When I woke up the other day with an inspiration for a theme post, I knew it was time to come back. And so, here I am, less than a week from my father’s passing, resuming posting on my blog. I don’t want anyone to think me heartless. The fact is, my father died of Alzheimer’s. If you know much about it, you know that my family and I have been losing him little by little for the last few years. So I began mourning him while his body still drew breath. But I don’t want to dwell on this now. Suffice it to say, as of now, Oliver di Place is back. And thank you all for your good wishes and kind words, and for your patience.
Before I get on with it, just a few words about where I’m going next. My inspiration for this post was the word Waltz. As I started thinking about songs, the post quickly grew too big. I found that splitting it in two yielded two posts, each with a different feel, and each of which made sense on its own as a coherent post. So here is part one; part two will appear later this week, and there will be a special album review this weekend for my official 100th post. The memorial service for my father is coming up, and after that, I will be posting a special edition of For a Song in tribute to him. And then things will get back to normal, with my one year anniversary and holiday posts in December.
For now then, without further ado...
Dan Zanes (with Deborah Harry): Waltzing Matilda
We begin waltz week with Waltzing Matilda. This one, in this arrangement at least, isn’t a waltz at all. And the song has nothing to do with dancing. But, as will become clear, this had to be the starting point.
Waltzing Matilda is one of two songs I can think of which are commonly performed as kid’s songs, but which have also proposed as national anthems. The other song is This Land Is Your Land. In Australian slang, a matilda is a pack made by tying a cloth onto a stick. To go waltzing matilda is pack up your possessions in a matilda and go roaming. In the song, the one who goes waltzing matilda is a “swagman”, an itinerant worker. So our hero the swagman goes wandering in search of work, and decides to rest under a tree near a river bank. He is able to capture a wild sheep, which he is just putting in his pack, when a “squatter” comes with three policemen, and accuses him of stealing the sheep. A squatter is a man who has settled a piece of land and worked it. He now claims the land as his own, but the legal grounds for that claim are weak. Certainly, the sheep is not one of his. Nevertheless, our swagman knows that any judgment in this matter will go against him, and he will be hanged. So he throws himself into the water and drowns. Thereafter, the swagman’s ghost haunts the spot forever.
So this jaunty seeming song is a tale of class conflict, and a ghost story to boot. The slang terms sound silly, especially to non-Australian ears, but the subject is serious. I get the sense that Australians, especially in the early days, had an us against the world attitude, and that is why this song resonates so strongly there. I would love to here from my Australian readers on this in the comments.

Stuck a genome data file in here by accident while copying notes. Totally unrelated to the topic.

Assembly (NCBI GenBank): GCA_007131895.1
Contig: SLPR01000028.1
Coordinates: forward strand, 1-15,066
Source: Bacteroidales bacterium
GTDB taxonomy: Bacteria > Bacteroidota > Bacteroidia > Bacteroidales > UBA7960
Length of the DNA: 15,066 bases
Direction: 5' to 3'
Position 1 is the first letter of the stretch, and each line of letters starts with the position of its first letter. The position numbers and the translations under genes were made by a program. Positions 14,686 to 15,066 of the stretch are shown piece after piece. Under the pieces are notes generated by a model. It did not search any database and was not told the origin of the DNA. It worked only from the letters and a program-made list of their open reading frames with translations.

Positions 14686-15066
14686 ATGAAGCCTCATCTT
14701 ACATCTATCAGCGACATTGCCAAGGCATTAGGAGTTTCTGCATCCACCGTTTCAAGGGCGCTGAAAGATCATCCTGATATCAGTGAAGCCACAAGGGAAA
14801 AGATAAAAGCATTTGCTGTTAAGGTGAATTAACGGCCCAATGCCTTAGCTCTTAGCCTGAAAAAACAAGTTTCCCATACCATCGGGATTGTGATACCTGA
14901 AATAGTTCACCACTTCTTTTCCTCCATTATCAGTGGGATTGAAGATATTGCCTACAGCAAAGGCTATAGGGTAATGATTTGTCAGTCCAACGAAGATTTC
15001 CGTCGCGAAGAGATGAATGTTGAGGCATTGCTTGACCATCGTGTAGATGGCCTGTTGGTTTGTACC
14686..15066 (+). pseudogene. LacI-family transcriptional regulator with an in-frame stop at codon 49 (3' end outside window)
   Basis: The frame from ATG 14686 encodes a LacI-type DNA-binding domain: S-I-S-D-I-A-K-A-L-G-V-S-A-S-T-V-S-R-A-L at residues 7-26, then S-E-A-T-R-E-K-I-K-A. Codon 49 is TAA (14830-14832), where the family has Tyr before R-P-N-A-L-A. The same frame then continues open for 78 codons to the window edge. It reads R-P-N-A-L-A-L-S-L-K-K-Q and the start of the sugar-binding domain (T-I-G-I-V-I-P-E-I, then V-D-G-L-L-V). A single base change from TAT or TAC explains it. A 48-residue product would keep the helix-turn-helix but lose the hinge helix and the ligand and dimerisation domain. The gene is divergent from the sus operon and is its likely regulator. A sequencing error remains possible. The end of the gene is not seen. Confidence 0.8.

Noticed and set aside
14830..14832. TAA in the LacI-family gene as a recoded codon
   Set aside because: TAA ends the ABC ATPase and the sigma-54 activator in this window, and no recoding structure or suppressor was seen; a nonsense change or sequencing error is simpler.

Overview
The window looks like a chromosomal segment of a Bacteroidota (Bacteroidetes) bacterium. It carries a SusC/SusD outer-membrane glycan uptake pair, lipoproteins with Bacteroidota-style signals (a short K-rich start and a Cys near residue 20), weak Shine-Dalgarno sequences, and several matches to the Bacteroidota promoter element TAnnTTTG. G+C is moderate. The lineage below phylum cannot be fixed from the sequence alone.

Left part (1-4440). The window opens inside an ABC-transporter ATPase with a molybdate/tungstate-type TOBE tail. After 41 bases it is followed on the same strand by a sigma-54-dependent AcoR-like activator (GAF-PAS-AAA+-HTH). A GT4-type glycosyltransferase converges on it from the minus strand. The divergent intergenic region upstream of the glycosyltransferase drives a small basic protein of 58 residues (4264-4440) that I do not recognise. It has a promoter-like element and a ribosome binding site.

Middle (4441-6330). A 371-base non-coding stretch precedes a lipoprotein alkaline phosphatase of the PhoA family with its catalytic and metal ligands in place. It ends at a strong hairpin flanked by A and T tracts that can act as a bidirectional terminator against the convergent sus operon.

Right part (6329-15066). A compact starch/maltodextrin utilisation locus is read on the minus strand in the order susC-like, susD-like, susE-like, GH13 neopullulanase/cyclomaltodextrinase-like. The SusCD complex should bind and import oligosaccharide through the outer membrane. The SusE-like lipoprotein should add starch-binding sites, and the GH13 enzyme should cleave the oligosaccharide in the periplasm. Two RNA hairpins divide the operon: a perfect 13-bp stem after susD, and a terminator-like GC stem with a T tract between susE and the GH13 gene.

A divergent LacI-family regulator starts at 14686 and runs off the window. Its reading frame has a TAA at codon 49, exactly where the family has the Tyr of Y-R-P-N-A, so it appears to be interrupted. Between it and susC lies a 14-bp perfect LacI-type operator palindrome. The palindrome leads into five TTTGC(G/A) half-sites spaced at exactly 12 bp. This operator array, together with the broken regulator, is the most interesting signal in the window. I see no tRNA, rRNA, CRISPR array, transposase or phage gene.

Eric Bogle: And the Band Played Waltzing Matilda
Waltzing Matilda is played in Australia at all sorts of important occasions. Here it turns up in a ceremony to see off troops departing overseas to fight World War I. World War I was fought because a series of treaties were written to stipulate that, if a series of events were to occur, various nations would join others to fight others. The trigger for all this was a series of events that “could never happen”, but did. By the time it was all over, all of the participating nations had paid a terrible price.
World War I was the inspiration for many fine anti-war songs. And The Band Played Waltzing Matilda is one the best. Eric Bogle does not glorify the gore, but he does not pull punches. He eloquently makes the point that, in war, casualties must be counted not only amongst the slain, but also among the “survivors”.
Tom Waits: Tom Traubert‘s Blues
Waltzing Matilda is also the jumping-off point for Tom Traubert’s Blues. In this song, Matilda was an actual person, a woman Tom Waits met on a trip to Copenhagen. It is said that an addict or an alcoholic must hit bottom before than can truly begin to recover. No one has ever described that bottom better than Tom Waits does here.
Calexico: Sunken Waltz
Sunken Waltz was written about the urban sprawl in Tuscon, AZ. Carpenter Mike was an acquaintance of songwriter Joey Burns who left and built a tree house outside of town, and then lived in it. This makes literal and concrete the desire for escape that is expressed metaphorically in the beginning of the song. Carpenter Mike winds up living outside of society’s strictures, just like the swagman in Waltzing Matilda. But this one ends on a hopeful note.
Priscilla Herdman: Waltzing With Bears
This is a pretty heavy selection of songs. So I wanted to finish in a lighter vein. Uncle Walter is another social outsider. He reminds me of the woman in the poem, When I Am An Old Woman, I Shall Wear Purple. Uncle Walter is not concerned about the opinions of the world. He has found something that gives him joy, and he intends to keep doing it. And those he loves are invited to join in.
So there it is, the first part of waltz week. And you may have noticed that none of the songs are love songs, at least not in the usual sense. But waltzing has a lot to do with love, so I will make that connection in Part II